The crisis of violence: What can be done?
Each day’s newspaper seems to carry yet another story about a shooting by or of children, whether by accident or intention, on the street or at school, from gang violence or by a lone gunman. We understand some of the reasons behind these events: the pervasive and extreme violence which is constantly portrayed in the mass media, and the easy availability of weapons. We also know that in almost all of the recent school shootings, the family of the perpetrator either tacitly condoned or actively supported the child’s use of firearms.
But even after repeated shootings of children in schools and countless slayings on the streets, no organized nationwide outcry or mass political movement has arisen to confront the violence which is devouring the minds and bodies of our children. Why not? The great majority of people in this country are concerned and responsible adults who want a safe environment for themselves and for children. Parents are horrified at the thought that their son or daughter might be murdered at school or simply while walking on the street. So why have citizens not risen up by the thousands to demand that we change the situation at all costs?
Perhaps the reason for the paralysis is that people lack a clear example of how to address such a problem. Since the 1960s, the political and social landscape has been dominated by the never-ending quest for greater and greater legal rights. This has been accompanied by the steady removal of legal restraints and controls on business in the name of economic productivity.
Because of the right to bear arms, it is possible for anyone old enough to walk to have access to destructive weapons, either by direct ownership or through ownership by someone else in the home. In the name of First Amendment rights, detailed instructions on bomb making are available on the Internet. And constraints on the television and film industry have been removed so that almost anything can be portrayed on the screen. The appeal of aggression and violence to children’s imaginations has been exploited by the business community to sell movie tickets and other products, and their right to do business without restraint is now unquestioned.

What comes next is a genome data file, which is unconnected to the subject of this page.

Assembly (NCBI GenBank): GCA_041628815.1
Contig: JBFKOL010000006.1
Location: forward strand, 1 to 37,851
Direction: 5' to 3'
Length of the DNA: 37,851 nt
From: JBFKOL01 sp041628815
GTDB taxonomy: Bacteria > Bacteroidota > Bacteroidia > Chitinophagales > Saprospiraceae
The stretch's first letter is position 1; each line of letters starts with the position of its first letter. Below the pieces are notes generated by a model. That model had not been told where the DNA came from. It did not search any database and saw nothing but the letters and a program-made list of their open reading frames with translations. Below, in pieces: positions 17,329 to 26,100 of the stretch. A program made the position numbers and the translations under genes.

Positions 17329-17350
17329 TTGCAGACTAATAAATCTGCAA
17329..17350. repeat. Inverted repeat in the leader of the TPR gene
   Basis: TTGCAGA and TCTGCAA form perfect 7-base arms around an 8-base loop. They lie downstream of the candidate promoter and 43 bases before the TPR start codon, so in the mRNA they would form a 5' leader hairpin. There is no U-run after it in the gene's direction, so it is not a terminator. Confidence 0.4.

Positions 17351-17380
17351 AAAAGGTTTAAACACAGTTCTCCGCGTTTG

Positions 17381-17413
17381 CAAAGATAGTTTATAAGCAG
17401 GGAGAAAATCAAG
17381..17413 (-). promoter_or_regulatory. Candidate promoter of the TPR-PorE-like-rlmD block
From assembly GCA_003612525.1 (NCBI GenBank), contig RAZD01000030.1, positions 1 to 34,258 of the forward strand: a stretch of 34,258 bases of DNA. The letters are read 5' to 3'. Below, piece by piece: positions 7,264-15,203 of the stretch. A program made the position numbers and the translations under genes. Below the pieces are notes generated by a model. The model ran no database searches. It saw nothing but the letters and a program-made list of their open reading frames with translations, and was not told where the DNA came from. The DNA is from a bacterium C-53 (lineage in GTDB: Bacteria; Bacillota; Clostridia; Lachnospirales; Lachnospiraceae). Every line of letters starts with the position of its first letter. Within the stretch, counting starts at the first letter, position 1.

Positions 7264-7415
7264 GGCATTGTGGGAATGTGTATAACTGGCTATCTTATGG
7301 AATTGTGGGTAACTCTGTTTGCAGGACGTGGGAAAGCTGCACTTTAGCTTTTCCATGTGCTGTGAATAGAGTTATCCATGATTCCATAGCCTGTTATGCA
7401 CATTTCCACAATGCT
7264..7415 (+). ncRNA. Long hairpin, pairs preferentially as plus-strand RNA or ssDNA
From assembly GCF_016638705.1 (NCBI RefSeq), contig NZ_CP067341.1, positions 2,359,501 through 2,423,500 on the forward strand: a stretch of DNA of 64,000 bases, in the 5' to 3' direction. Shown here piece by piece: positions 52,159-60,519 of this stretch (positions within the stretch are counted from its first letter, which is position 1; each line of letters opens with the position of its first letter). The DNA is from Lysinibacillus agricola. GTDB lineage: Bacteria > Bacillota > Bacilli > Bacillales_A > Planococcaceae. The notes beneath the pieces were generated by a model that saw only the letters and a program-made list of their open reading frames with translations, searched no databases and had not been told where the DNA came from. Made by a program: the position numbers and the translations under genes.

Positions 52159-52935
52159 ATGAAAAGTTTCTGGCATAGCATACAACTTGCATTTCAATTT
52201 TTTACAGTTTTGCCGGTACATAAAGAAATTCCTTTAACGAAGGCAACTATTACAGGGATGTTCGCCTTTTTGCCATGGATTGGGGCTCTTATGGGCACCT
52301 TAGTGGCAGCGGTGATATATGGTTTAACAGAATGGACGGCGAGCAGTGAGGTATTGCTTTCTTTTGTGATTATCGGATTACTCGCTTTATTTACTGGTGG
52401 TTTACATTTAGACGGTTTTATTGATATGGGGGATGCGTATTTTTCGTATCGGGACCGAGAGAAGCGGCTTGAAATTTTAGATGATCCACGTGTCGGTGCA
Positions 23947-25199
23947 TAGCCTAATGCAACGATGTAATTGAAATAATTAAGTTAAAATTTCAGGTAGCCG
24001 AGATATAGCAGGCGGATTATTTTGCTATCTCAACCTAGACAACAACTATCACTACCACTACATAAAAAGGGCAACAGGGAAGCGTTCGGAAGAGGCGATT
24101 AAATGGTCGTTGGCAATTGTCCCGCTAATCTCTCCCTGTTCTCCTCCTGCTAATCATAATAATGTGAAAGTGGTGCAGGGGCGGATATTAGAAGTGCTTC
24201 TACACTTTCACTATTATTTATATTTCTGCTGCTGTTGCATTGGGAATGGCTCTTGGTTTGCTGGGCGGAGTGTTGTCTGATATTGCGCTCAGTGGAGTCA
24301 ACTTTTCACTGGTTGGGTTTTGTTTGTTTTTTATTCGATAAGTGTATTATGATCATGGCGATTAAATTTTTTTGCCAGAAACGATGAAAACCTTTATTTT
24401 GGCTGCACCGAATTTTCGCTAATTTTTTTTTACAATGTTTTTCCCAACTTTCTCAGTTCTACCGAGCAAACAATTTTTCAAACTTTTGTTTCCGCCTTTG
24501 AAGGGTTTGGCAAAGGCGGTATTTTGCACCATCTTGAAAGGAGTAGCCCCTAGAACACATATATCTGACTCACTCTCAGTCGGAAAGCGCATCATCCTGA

The monster of violence has been released. We have the ability to put the monster back in its cage (or at least to try), but to do so we will have to do something that is considered unthinkable in our political climate. In order to institute stricter gun control and closer supervision of the media, we will have to give up some of the freedom which has been gained over the past 40 years.
It is not surprising, then, that responsible people hesitate to take action, even against such a monstrous problem. When people feel that they have no option, and when very powerful forces are eager to maintain the status quo, only the most extraordinary individual has the strength and vision to move ahead.
We need to remind ourselves of several good examples of political action that are available. One is from international relations. In the 1970s it became clear that the governments of the world possessed enough nuclear weapons to destroy the whole planet. Atomic energy had originally been hailed as a force that could be put to peaceful use and provide energy to carry us to new heights of constructive technology. But the destructive uses of atomic energy had become so threatening that it was necessary to bring it under control, even if that meant sacrificing some of its constructive potential, depriving the weapons manufacturers of lucrative contracts, and taking some risks with our defense system. The goal of arms limitation has not yet been achieved, but the process has met with some success, and it is still going on.
A second example is from the field of public health. Before the advent of effective antibiotics, outbreaks of potentially fatal infectious disease periodically threatened communities. During these epidemics the local government, through its health department, had the authority to impose quarantine and other restrictions which deprived people temporarily of some of their individual freedom.
Arms control and public health measures are governmental interventions which are essential. Domestic gun control is now needed, and in the name of public health the media’s exploitation of violent themes should be curbed.